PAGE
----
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title: 'The Day book. (Chicago, Ill.) 1911-1917, December 26, 1911, Image 7',
meta: 'News about Chronicling America - RSS Feed',
Image provided by: University of Illinois at Urbana-Champaign Library, Urbana, IL
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PACKERS AGAIN ASK "IMMUNITY BATH" AS FIRST"
WITNESS TELLS OF POOL OF INTERESTS J '
The first witness took the stand
in the trial of the millionaire
He was Albert H. Veeder, in.
whose offices the government
claims the packers met to' "fix
prices," and who is generally be
lieved to haye been the brains be
hind the beef trust.
But Veeder was not permitted
to take the stand until the defense
had made a last attempt to stop
the trial, by dragging into at
Federal Judge Humphrey'-s fa
mous "immunity bath" decision.
Attorney John S. Miller, chief
counsel for the defense, -and the
original little securer of immun
ity "baths, did the dragging:
When court convened, Miller
rose to object to all evidence of
fered by the government concern
ing the business of the packers
prior to 1905. -
Were this objection sustained
it would exclude alL the evidence
in the hands of the government
tending toward proving the mo
tive behind the formation of the
National Packing company that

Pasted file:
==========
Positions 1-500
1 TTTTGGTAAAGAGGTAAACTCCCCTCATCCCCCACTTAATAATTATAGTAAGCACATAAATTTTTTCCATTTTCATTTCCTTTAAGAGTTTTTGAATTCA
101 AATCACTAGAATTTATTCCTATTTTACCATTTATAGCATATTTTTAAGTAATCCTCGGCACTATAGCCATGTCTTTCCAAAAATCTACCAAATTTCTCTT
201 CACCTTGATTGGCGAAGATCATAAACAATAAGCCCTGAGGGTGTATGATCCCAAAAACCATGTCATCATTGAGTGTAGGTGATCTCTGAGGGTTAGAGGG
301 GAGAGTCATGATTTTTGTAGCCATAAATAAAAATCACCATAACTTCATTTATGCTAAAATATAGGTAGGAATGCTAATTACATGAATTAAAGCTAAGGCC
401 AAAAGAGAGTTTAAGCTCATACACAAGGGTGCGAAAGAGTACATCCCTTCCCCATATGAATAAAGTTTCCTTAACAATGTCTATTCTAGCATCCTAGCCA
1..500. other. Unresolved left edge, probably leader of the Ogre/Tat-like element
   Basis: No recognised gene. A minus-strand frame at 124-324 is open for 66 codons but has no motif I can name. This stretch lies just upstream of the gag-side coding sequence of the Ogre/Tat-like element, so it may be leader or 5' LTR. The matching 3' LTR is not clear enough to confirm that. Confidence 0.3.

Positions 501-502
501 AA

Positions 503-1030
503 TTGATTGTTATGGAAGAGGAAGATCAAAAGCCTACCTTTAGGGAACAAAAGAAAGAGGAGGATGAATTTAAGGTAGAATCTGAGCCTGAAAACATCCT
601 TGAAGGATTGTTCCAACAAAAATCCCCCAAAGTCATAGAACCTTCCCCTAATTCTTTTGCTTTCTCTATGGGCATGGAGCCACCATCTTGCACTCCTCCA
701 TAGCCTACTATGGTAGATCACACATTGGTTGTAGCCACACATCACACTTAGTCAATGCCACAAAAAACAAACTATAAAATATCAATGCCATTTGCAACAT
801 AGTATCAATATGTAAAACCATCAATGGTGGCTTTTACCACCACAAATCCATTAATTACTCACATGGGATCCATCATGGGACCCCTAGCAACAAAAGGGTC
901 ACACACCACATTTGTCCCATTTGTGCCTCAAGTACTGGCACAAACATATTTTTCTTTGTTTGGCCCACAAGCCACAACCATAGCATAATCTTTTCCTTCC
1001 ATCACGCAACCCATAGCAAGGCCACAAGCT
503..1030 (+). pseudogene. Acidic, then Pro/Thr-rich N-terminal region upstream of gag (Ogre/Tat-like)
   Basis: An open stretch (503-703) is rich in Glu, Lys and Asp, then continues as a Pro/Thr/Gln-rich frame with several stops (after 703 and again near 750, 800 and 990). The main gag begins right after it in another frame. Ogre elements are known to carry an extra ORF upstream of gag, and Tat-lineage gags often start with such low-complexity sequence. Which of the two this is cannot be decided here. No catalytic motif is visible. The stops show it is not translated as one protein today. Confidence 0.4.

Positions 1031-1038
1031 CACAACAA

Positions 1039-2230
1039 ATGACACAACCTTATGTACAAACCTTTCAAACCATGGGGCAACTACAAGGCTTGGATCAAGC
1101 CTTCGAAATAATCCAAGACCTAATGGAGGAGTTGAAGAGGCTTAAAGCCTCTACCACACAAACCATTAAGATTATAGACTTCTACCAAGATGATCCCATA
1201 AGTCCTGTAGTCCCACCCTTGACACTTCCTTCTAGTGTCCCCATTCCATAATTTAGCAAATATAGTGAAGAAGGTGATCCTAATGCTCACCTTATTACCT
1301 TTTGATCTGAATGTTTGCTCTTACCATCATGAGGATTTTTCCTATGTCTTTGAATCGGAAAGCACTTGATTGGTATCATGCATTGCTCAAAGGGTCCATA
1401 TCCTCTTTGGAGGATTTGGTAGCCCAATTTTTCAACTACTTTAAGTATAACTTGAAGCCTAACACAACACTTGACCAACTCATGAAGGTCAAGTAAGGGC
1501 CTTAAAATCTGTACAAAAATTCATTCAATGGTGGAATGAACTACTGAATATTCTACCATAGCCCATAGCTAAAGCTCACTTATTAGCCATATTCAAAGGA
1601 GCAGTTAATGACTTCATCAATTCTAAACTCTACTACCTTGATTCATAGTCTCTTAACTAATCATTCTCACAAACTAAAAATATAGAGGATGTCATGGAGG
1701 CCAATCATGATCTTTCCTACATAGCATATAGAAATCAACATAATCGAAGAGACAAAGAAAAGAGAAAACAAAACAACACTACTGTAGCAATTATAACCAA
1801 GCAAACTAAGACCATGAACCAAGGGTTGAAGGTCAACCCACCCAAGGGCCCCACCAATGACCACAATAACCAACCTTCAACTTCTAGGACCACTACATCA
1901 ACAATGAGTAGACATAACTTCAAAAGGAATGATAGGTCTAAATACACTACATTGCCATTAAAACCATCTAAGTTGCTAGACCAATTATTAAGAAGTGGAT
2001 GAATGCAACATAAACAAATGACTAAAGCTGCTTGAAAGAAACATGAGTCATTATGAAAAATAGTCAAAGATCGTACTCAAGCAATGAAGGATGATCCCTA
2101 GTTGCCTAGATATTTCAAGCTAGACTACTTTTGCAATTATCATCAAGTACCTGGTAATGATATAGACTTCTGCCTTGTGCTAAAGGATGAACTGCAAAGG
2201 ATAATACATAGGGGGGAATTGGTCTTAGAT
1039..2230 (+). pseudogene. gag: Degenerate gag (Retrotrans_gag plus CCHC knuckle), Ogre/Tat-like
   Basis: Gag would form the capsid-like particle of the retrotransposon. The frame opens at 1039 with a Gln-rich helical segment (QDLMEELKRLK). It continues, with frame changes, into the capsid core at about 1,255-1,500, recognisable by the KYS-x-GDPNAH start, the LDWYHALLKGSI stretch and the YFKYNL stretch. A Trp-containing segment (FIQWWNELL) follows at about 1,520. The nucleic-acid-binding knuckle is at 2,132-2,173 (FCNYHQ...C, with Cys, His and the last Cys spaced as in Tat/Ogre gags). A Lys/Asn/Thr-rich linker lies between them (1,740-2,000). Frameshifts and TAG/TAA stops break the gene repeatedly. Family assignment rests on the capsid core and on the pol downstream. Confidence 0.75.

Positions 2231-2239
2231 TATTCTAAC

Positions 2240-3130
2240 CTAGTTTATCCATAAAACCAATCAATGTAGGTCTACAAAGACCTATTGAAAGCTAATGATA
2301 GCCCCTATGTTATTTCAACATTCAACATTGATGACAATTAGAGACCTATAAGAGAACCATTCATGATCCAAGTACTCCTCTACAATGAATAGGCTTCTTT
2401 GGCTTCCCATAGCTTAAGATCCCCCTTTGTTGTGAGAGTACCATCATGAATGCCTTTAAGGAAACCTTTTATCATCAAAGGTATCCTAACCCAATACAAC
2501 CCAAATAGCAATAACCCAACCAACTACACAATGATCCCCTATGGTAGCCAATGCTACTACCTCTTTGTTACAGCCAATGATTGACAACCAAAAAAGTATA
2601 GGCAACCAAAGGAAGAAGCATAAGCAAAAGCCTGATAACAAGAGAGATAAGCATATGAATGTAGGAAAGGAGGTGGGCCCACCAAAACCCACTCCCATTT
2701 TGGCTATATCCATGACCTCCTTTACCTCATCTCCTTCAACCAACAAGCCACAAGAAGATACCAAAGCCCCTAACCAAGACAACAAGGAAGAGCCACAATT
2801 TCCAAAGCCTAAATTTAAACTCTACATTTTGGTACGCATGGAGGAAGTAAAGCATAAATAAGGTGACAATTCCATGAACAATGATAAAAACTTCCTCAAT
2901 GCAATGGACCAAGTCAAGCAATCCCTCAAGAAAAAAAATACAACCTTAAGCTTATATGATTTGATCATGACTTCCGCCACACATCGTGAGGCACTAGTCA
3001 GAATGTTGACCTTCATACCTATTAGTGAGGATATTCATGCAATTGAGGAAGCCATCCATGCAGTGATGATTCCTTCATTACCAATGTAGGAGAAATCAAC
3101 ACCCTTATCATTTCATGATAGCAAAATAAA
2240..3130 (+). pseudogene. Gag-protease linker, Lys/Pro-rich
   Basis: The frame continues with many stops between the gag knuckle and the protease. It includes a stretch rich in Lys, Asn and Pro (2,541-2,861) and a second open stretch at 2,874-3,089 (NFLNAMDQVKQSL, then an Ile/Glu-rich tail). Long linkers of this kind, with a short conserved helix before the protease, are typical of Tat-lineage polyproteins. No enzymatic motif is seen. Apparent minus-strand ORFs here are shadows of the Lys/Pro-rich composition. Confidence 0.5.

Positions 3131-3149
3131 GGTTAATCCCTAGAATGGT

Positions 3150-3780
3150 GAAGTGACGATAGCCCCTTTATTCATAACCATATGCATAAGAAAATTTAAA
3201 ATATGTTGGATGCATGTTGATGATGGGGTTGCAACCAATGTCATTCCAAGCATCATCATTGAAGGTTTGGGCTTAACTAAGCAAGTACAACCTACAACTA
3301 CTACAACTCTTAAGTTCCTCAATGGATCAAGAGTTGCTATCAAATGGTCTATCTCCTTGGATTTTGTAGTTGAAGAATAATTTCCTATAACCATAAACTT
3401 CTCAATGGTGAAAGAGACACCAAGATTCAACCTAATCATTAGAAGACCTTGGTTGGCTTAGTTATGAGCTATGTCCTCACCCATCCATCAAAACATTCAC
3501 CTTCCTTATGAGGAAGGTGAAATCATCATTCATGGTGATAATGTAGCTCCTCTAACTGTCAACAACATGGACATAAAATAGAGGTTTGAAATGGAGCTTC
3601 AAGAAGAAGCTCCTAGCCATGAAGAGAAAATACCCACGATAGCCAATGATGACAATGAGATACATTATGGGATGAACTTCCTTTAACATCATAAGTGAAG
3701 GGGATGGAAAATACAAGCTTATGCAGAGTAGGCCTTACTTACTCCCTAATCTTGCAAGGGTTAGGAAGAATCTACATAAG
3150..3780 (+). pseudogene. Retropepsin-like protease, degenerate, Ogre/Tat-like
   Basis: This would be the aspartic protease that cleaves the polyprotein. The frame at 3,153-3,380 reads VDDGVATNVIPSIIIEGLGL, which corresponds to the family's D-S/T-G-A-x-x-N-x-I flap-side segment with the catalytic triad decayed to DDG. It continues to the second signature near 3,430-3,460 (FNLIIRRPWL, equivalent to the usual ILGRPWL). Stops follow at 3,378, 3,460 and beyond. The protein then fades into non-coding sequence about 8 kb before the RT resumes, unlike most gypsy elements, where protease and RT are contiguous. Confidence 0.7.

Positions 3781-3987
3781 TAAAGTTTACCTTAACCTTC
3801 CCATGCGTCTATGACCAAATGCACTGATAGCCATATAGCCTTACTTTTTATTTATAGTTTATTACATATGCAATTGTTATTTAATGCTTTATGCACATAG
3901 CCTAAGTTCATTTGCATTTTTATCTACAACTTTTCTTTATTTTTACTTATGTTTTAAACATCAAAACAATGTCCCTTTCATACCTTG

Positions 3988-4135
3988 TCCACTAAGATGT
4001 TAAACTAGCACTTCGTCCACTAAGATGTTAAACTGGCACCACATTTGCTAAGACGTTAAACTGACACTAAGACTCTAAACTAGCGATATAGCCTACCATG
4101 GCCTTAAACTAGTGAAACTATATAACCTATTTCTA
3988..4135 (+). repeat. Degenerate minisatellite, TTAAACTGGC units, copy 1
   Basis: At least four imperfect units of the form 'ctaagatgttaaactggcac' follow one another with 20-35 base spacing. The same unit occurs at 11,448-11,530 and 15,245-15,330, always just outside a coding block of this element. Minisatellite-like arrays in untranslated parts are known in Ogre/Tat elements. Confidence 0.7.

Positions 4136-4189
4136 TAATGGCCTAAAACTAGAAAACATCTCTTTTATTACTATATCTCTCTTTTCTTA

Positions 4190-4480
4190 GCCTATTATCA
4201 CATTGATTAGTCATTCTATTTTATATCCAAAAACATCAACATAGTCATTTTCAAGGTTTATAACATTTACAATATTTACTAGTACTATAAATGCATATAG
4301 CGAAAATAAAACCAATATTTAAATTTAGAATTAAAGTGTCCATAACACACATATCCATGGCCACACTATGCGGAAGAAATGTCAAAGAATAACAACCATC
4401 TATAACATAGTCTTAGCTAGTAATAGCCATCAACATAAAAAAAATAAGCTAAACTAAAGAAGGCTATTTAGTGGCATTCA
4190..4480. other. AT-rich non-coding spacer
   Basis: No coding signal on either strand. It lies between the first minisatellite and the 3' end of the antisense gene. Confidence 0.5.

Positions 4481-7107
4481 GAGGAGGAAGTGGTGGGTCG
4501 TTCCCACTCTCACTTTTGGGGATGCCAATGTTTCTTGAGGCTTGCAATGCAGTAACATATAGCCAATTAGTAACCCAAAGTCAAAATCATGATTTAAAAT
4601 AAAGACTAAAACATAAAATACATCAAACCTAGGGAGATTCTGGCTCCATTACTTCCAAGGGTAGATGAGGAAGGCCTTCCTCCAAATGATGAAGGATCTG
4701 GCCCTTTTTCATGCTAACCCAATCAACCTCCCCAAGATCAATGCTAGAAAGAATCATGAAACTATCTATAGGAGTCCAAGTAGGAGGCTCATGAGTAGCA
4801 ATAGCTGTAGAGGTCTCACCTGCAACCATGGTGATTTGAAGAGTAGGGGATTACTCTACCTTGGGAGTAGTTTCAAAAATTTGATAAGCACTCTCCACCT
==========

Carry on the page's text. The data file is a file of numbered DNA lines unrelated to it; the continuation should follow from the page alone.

motive being the mono'poly of the
beef packing industry.
Millet- asked specific immunity
for Edward Tilson, Francis A.
Fowler and Lewis H.'JHeyman,
on the ground that they had fur
nished information concerning
their business to Commissioner of
Corporations James R. Garfield.
This was the ground on which
Judge Humphrey so kindly gave
the packers. immunity.
Judge Carpenter said he failed
to see wherein the .defense was
raising any point that he already
had not ruled upon.
(To- the ordinary layman it
would seem as if this particular
point had only been ruled uponi
about every time the case came
The defense was persistent.
The government attorneys asked v;
for more 'specific information as
to just what evidence the defense i
was objecting to. There was a
deal of wrangling, and then Judge
Carpenter announced that he
would permit the introduction of
testimony regarding acts of the
packers prior to 1905 with the un
derstanding that, the attorneys
were to submit their arguments
when the state's case is con
cluded'. ' '
That means, that after the ar- '
guments, Judge Ca'rpenter will
hear a motion to strike this testi
mony from the record.
With this stipulation agreed
upon, Veeder began his testi
mony, while the defense objected
to each question and answer con
cerning acts prior to 1905.
Veeder traced the transforma
tion of the Swift partnership into
the Swift corporation and told of
the organization 'of the National
Packing company, of which he
said he was for a time the geenral
counsel and treasurer, as well as
Veeder divided the credit of the
organization of the National
Paaking company with Louis
Krauthoff, - then personal attor-